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Podcast #14: POINT OF VIEW: The Age of the Myectomy
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Clearly, God was in a whimsical mood when He designed the bodily structure of the Thoroughbred racehorse. He put half a ton of obstreperous muscle mass on relatively frail legs, more suited to supporting a German Police Dog. He also did some strange things with the foot, the breathing apparatus, and digestive system of the horse.

Complicated though these may be, they all used to work a hell of a lot better than they do today. The hardiness of the Thoroughbred horse deteriorates more each year, with no relief in sight.

Various equine maladies and malfunctions continue unabated. Through the years they have spawned some veterinary “cures” that have become short-lived, mostly ineffective fads (among the practitioners who employ them and the trainers who embrace them).

Foremost among these is the beloved myectomy! It is the cure currently in vogue. This surgical procedure is designed to alter the problem of the epiglottis being entrapped by the soft palate, and thus shutting off the air intake of the horse when in full drive. The nomenclature and the idea involved in this problem both sound silly to the layman. I believe that the results are often not rewarding because breathing wasn’t the problem to begin with.
Everybody and his dog is today enamored of doing myectomies. When a horse runs below par, the jockey (often seeking a viable excuse) dismounts and murmurs something about him “shutting down when I asked him.” The trainer embraces the solution of the myectomy (“Can’t hurt anything!”). The vet is ready, of course. The owner, who will pay for it, often does not understand the problem and has no grounds for arguing against it.

I’ll bet we’ve done 25 of them in the last three years, and I recall only a few clearly defined examples of this procedure resulting in the improvement of the horse’s performance.

The myectomy fad was popularized by a claiming owner of several years back. This was the fearsome Michael Gill, who claimed so many horses that he caused some tracks to deny him stalls at their meetings. Gill, now disappeared from the scene, was noted for claiming a horse for, say, $25,000, performing a routine myectomy, and then winning with the animal at the $40,000 level. Surely myectomies were not the backbone of his success.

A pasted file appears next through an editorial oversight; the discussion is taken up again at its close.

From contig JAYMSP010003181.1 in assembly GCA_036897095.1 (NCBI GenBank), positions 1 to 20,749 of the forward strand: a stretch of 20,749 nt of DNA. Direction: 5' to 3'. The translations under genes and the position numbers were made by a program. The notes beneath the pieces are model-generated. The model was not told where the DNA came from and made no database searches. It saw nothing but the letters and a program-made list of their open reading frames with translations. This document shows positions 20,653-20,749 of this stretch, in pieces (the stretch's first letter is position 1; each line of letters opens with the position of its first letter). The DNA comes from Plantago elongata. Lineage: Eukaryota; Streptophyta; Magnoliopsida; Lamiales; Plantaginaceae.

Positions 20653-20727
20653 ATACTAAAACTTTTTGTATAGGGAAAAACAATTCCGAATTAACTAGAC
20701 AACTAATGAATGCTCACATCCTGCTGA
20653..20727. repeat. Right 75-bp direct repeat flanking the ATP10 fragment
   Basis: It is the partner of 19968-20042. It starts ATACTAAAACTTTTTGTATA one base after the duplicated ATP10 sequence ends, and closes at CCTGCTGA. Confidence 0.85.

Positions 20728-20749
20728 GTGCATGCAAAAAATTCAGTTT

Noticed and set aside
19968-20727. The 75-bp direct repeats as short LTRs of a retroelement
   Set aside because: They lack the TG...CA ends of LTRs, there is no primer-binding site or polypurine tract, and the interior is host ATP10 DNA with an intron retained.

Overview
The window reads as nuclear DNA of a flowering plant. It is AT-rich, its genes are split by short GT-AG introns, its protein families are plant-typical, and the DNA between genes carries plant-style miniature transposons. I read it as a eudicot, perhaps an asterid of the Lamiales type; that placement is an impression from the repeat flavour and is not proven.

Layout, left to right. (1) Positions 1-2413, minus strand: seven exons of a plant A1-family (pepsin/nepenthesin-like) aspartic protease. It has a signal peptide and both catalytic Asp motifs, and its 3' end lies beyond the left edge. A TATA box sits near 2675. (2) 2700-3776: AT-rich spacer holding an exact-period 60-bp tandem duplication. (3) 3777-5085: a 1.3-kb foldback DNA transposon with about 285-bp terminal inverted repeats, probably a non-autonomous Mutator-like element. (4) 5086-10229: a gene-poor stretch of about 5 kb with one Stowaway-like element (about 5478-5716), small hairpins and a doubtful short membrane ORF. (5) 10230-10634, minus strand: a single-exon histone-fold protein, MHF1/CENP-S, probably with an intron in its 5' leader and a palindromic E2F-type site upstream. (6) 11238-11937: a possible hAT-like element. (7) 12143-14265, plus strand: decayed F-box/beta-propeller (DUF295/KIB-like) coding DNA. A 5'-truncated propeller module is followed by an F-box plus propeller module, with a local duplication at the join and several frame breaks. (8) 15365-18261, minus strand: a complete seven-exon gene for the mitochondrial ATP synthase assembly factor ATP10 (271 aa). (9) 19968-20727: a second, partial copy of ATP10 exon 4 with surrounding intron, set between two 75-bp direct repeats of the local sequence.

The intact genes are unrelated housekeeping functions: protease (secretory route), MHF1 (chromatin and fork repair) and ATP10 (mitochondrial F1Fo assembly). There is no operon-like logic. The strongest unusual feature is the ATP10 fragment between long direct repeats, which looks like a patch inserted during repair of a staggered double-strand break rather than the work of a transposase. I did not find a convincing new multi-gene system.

Through the years there has been a steady rash of vet-trainer fads: ulcer medication, nasal strips, swimming, pumping air into the shoulders, injections into bucked shins, and “gluteal injections” (a solution seized upon when all else has failed.) And do we not remember when almost the entire equine population seemed to have EPM?

I’m sure this piece will bring about the hue and cry of many – learned and unlearned – who will cite examples of the great victories on the American turf made possible by some of the aforementioned. I concede in advance. And I state loud and clear that many vets are my true heroes and dear friends.

But this I know: The American racehorse of today races less, has more ailments, and the vet bills to keep him are growing more alarming by the day. This causes a racehorse generally to be less pleasurable to own.

Interesting observation: Dogwood has one trainer who is 78 years of age, another who is 70 years of age, one who is a middle aged European, and three who are relatively young. The vet bills of the first three are light and very reasonable. The bills of the latter three – who came up in an age when trainers were more reliant on veterinary care – are often out of sight.

Which ones have the soundest horses? They’re all about the same.

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